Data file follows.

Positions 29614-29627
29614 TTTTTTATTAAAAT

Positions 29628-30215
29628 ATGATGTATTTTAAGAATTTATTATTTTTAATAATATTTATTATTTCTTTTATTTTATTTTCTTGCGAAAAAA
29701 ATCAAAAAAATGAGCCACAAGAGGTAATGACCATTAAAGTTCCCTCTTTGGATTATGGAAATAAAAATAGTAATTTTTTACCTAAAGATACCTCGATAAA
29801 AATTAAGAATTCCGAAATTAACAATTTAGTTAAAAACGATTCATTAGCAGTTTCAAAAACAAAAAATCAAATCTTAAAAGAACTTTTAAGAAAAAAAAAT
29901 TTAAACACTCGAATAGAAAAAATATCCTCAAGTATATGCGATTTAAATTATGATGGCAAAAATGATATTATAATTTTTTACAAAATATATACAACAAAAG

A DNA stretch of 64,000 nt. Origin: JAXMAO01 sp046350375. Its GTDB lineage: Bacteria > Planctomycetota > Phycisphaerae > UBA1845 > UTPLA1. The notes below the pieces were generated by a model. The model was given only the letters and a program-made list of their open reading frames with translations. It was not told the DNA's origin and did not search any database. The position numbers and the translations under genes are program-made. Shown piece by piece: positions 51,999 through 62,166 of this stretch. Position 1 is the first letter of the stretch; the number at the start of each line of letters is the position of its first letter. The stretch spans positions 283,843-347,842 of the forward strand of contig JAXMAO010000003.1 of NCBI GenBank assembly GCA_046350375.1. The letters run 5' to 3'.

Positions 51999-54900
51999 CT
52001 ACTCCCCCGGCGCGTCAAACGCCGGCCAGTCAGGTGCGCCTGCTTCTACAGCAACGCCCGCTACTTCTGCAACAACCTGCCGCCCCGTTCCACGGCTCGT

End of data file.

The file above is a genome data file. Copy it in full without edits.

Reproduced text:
Positions 29614-29627
29614 TTTTTTATTAAAAT

Positions 29628-30215
29628 ATGATGTATTTTAAGAATTTATTATTTTTAATAATATTTATTATTTCTTTTATTTTATTTTCTTGCGAAAAAA
29701 ATCAAAAAAATGAGCCACAAGAGGTAATGACCATTAAAGTTCCCTCTTTGGATTATGGAAATAAAAATAGTAATTTTTTACCTAAAGATACCTCGATAAA
29801 AATTAAGAATTCCGAAATTAACAATTTAGTTAAAAACGATTCATTAGCAGTTTCAAAAACAAAAAATCAAATCTTAAAAGAACTTTTAAGAAAAAAAAAT
29901 TTAAACACTCGAATAGAAAAAATATCCTCAAGTATATGCGATTTAAATTATGATGGCAAAAATGATATTATAATTTTTTACAAAATATATACAACAAAAG

A DNA stretch of 64,000 nt. Origin: JAXMAO01 sp046350375. Its GTDB lineage: Bacteria > Planctomycetota > Phycisphaerae > UBA1845 > UTPLA1. The notes below the pieces were generated by a model. The model was given only the letters and a program-made list of their open reading frames with translations. It was not told the DNA's origin and did not search any database. The position numbers and the translations under genes are program-made. Shown piece by piece: positions 51,999 through 62,166 of this stretch. Position 1 is the first letter of the stretch; the number at the start of each line of letters is the position of its first letter. The stretch spans positions 283,843-347,842 of the forward strand of contig JAXMAO010000003.1 of NCBI GenBank assembly GCA_046350375.1. The letters run 5' to 3'.

Positions 51999-54900
51999 CT
52001 ACTCCCCCGGCGCGTCAAACGCCGGCCAGTCAGGTGCGCCTGCTTCTACAGCAACGCCCGCTACTTCTGCAACAACCTGCCGCCCCGTTCCACGGCTCGT